BYOB Square Dancing, And Change, At First Presbyterian Church
The 195 year-old First Presbyterian Church in Broadmoor is growing. It's in no small part thanks to a new pastor, who is reaching out to new communities and luring more people with special events. Like a square dance. With red beans... and beer... in a church?
The fellowship hall of First Presbyterian Church on Claiborne Avenue is lined with portraits of pastors dating back to 1818. Twice a month, the room fills with square dancers. Dan Wally Baker calls out the steps, like he learned how back home in North Carolina. He knew square dancing would be a hit New Orleans, but didn’t expect to host events in church.
"There are some stripes that say dancing in church might make people roll in their graves, but drinking in churches? Well, that might be First Presbyterian's got a corner on the market!"
Five bucks gets you in the door, another dollar gets you red beans, and host Justin Wood says you’re encouraged to bring your own beverage of choice.
"Just because we think this space is sacred, we don’t have a problem with somebody having a beer in it and dancing," Wood says. "We think that is a moment of fellowship that’s holy — whether or not they think it is or not — and we’re happy to have it here in our church."
First Presbyterian does things a little differently. Wood and his fiancée Amy Benson moved to New Orleans about five years ago, and hopped around a few churches looking for the right one. They landed here, he says.
"The very first Sunday we showed up here — it was right before the fifth anniversary of Katrina — this guy Randy insisted we come to his house to party for his Katrina party, and we were like, 'I don’t know, this is so weird, this just might be the perfect spot for us.'"
They also liked that First Presbyterian is a More Light Church. That means the congregation and the leadership can be any gender, race or sexual orientation. It’s the only More Light Church in the whole state.
"Not that any church is any less welcoming, but this church is really really welcoming," says Wood. "Like, you could smell bad, you could show up with a Rolex on your wrist, you could show up drunk from the night before, tattooed, or the nicest cutest old lady, and there’s a place for you at this church."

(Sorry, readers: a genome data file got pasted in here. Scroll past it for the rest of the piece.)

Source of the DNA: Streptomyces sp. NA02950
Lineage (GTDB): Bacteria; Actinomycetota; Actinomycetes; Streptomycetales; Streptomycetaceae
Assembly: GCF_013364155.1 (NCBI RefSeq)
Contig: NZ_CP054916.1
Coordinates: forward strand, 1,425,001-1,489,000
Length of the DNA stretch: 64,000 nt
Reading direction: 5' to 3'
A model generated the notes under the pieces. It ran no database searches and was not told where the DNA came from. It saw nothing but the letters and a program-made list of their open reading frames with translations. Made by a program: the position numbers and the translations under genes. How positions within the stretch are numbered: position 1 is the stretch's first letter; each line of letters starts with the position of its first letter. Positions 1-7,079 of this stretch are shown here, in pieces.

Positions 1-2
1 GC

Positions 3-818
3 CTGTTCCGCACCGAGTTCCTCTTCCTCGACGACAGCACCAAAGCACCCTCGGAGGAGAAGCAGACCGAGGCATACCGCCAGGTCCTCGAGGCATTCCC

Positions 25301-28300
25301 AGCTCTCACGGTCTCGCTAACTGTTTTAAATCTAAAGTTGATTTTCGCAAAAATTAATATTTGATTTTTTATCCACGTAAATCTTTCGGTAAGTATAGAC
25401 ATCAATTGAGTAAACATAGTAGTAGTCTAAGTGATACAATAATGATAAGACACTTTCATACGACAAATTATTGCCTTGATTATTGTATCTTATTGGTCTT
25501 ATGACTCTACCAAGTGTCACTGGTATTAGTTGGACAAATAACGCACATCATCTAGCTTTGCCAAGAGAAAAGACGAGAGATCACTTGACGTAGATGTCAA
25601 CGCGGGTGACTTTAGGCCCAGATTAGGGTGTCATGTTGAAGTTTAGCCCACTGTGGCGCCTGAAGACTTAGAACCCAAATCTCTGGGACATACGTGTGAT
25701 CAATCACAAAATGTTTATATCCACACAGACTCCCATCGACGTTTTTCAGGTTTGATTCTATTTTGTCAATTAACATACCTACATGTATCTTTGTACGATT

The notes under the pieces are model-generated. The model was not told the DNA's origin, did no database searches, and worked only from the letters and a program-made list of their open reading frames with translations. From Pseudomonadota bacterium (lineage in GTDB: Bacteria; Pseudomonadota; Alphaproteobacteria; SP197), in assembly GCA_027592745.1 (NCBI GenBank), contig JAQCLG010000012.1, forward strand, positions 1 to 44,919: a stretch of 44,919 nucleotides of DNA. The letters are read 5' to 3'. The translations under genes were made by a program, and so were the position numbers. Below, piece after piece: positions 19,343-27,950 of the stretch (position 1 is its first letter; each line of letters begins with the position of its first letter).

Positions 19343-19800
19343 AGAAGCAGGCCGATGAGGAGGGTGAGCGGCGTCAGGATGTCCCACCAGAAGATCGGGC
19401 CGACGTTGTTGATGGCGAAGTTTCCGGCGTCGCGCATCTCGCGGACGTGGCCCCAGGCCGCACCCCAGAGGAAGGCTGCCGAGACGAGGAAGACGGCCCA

This is interesting, considering the church’s history. In the Civil War era, prominent Confederate leader Benjamin Palmer led the congregation. He’s remembered today, and his portrait remains in the fellowship hall. But he’s not celebrated by members, like Mina Cray.
"He’s embarrassing, truly," Cray says. "He was sort of on the wrong side of civil rights, I guess would be the best way to put it. Which I don’t personally find very Christian."
Palmer was eventually replaced by more open and accepting pastors, leading up to current pastor Fred Powell. "In the past 180 years we’ve done a 180-degree turn to become the most progressive church in Louisiana," he says.
Pastor Fred is openly gay, and Amy Benson says he’s the first gay head pastor in the South. Benson was on the committee that chose Pastor Fred, and says they had to convince some church members.
"The biggest issues I heard was like, 'Oh, well, he’s gay, can he do marriage counseling?' Actually yes, he’s a certified counselor, yes he can. 'Oh, well, what about relationship advice?' Oh, well, he’s been in relationships, so…"
This really tested the congregation — and despite being part of the More Light philosophy, some people left the church. Pastor Fred even received bomb threats.
"Our secretary got several of those before I arrived," he says. "In some ways I loved it, because it made me think I was important enough or threatening enough to kill. I was like 'Whoa, so maybe it's powerful enough what we’re talking about here.'"
All but one church member has returned to the congregation, and now everyone supports Pastor Fred’s dedication to make his More Light church, well, even more More Light.
"We talk a lot about emerging churches in the Presbyterian church, ways that we don’t look like your grandmama’s church," he says. "I would say the gay and lesbian folks are sort of the poster child for that idea, but we are looking for ways we can go far beyond that."
Bring Your Own square dances may be just the beginning.
(read it on Nolavie)
The Old Time NOLA Square Dance is Monday night at 5401 South Claiborne Ave., beginning at 7 p.m. for a lesson with Dan Wally Baker, and 8 p.m. for square dancing.